Exploring Values & The Meaning of Stuff | Part 2

Apr 17th

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Fancy cars, oversized homes, perfect-looking lawns and designer clothes – these are just a few things that people use to demonstrate how “accomplished” they are to the rest of society.

Have you ever wondered when owning an Audi meant you’ve made it?

You may be surprised to learn just how far back our societies focus on outward appearance is rooted.

I became intrigued after first reading about the pilgrims that made that famous voyage on the Mayflower to Plymouth Rock back in 1620. What they endured (seasickness, disease, rotten food and an otherwise yucky environment) proved these people weren’t just on a joy ride across the Atlantic. They had a purpose. While there’s some debate on what exactly that purpose was, the most common theory is that the pilgrims were trying to escape the Church of England and their pension for removing the heads of those that disagreed with them. Others suggest that religion was THE primary purpose for the exodus and that the pilgrims hoped to establish a more “pure” colony in the new world.

So in order to really dive into the reason for of all this material stuff that has come to litter our lives, we have to review a quick history lesson.

Note, this is a condensed version. Tons of great information can be gathered with a quick google search focused on .edu sites.

To start, the pilgrims were Puritans. Puritans were followers of Calvinism, a belief framework largely put in place by its namesake, John Calvin. One of the core tenants of Calvinism is predestination – the idea that humans were pre-ordained to be saved or damned from the beginning of time. Human actions could not alter this predestination. This concept may not sit well with us in today’s society – but you have to remember the context. During the 1600’s there was no iPhone’s, no radio, no fast food – heck, there was no plumbing or electricity. It was comforting to believe that God had everything worked out and, whether or not you were amongst the select few “saved”, you were still a part of the plan. I’m over simplifying things a bit, but you get the idea.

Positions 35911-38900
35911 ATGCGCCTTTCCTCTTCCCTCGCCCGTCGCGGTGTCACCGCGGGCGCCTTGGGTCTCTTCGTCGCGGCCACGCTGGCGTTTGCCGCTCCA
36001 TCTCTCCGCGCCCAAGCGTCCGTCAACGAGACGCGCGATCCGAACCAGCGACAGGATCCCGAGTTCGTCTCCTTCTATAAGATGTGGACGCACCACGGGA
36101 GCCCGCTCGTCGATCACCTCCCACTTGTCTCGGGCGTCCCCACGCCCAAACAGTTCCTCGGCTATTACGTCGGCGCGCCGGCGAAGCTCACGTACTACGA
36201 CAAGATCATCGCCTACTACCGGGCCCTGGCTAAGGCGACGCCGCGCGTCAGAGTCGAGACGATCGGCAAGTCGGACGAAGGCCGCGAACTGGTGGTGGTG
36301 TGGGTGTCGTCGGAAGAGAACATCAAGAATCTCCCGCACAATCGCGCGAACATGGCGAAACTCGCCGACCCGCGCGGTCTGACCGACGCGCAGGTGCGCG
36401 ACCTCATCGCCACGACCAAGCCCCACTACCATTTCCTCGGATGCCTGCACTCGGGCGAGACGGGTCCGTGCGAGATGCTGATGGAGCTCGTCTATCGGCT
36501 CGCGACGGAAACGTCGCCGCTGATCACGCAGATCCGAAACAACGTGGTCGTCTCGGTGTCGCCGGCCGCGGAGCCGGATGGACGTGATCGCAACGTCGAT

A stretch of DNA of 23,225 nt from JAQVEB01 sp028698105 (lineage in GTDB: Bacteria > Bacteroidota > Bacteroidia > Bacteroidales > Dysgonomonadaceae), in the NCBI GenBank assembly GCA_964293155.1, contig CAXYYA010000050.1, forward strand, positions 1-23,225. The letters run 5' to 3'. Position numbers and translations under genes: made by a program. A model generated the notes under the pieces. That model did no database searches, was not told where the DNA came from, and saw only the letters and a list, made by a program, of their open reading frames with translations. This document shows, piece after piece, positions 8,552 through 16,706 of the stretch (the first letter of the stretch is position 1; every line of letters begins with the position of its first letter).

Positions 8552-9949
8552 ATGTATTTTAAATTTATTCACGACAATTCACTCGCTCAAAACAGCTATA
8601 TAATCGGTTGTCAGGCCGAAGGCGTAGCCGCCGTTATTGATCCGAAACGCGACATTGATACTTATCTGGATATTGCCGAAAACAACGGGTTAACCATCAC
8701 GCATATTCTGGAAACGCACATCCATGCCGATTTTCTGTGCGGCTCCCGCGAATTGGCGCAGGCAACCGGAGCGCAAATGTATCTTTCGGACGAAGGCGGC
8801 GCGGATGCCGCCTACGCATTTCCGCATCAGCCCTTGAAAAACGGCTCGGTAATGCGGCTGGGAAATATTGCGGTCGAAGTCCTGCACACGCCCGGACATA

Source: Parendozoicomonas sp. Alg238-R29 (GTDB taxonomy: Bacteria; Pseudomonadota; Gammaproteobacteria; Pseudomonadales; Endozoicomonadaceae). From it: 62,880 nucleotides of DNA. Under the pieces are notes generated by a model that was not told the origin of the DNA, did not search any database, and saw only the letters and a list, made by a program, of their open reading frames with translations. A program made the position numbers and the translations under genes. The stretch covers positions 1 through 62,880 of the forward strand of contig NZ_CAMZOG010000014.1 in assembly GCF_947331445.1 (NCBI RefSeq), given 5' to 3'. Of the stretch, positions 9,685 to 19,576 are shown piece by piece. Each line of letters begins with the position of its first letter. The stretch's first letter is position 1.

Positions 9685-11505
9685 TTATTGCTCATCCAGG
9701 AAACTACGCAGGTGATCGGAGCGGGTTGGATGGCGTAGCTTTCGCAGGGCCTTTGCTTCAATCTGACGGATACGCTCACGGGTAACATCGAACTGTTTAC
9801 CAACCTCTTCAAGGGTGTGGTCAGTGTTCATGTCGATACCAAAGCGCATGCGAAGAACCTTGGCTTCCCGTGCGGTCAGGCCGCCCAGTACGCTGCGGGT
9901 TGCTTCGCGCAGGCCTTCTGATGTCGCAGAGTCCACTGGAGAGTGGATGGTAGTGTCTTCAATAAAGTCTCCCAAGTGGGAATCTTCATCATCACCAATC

When I studied early American literature as one of my very first college courses this whole section in history really stuck out. Here was the first inklings of the what we know as the “American Dream”. You see, the only way folks knew if you were amongst the chosen was if God bestowed upon you things such as wealth, a good family and property. These outward appearances expressed to others that God had selected you to receive his grace. If you were down and out, poor, jobless or otherwise a misfit, then surely you were damned. Again, I’m over simplifying things here, but here we show the first signs of materialism in America.

Horses took place of Audi’s. A well maintained home, with perhaps a grassy lawn – a luxury only afforded by the well off – and maybe even that white picket fence showed the world you’ve made it. Nice, modest clothing and even expensive items such as books further enhanced the image. Yes, you were amongst the few selected if you could afford more than a family bible and spend time and money on frivolous things such as growing flowers.

It may seem a world completely disconnected from today’s society. But when you consider how we judge our fellow community members by what they own and how they dress the parallels are obvious. While the goal may not be quite the same – the game remains intact: he who appears to have the coolest stuff wins.

Note the word appear. Much like it was important in Puritan society, today we still put great weight on how we appear to the outside world. This had led us down the road to where the American Dream is no longer defined by values such as independence, free will, or even the pursuit of happiness. Instead, nice cars, fancy restaurants and big home have become the new goal. And without these things then you haven’t “made it”.

At least thats what we’ve been told.

During my next post we’ll take a look at how materialism has evolved, and along with it, the American Dream.

Photo Credit: Dean Terry, 2003. Title: The McMansion. Licensed under Creative Commons 2.0 license